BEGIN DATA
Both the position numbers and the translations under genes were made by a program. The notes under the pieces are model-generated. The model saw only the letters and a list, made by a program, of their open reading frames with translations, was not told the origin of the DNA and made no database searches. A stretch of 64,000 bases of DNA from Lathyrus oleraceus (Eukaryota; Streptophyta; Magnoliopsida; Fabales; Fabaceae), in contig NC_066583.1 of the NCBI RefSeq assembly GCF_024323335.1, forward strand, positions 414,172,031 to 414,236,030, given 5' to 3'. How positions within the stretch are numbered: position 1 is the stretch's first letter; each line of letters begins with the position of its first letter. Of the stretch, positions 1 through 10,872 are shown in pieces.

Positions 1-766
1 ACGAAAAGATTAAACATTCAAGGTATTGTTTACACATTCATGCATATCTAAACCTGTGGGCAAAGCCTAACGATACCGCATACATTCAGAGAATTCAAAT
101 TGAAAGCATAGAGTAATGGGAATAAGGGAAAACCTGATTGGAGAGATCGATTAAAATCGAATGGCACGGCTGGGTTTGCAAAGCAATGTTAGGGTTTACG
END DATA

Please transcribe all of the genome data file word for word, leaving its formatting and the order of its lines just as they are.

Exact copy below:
Both the position numbers and the translations under genes were made by a program. The notes under the pieces are model-generated. The model saw only the letters and a list, made by a program, of their open reading frames with translations, was not told the origin of the DNA and made no database searches. A stretch of 64,000 bases of DNA from Lathyrus oleraceus (Eukaryota; Streptophyta; Magnoliopsida; Fabales; Fabaceae), in contig NC_066583.1 of the NCBI RefSeq assembly GCF_024323335.1, forward strand, positions 414,172,031 to 414,236,030, given 5' to 3'. How positions within the stretch are numbered: position 1 is the stretch's first letter; each line of letters begins with the position of its first letter. Of the stretch, positions 1 through 10,872 are shown in pieces.

Positions 1-766
1 ACGAAAAGATTAAACATTCAAGGTATTGTTTACACATTCATGCATATCTAAACCTGTGGGCAAAGCCTAACGATACCGCATACATTCAGAGAATTCAAAT
101 TGAAAGCATAGAGTAATGGGAATAAGGGAAAACCTGATTGGAGAGATCGATTAAAATCGAATGGCACGGCTGGGTTTGCAAAGCAATGTTAGGGTTTACG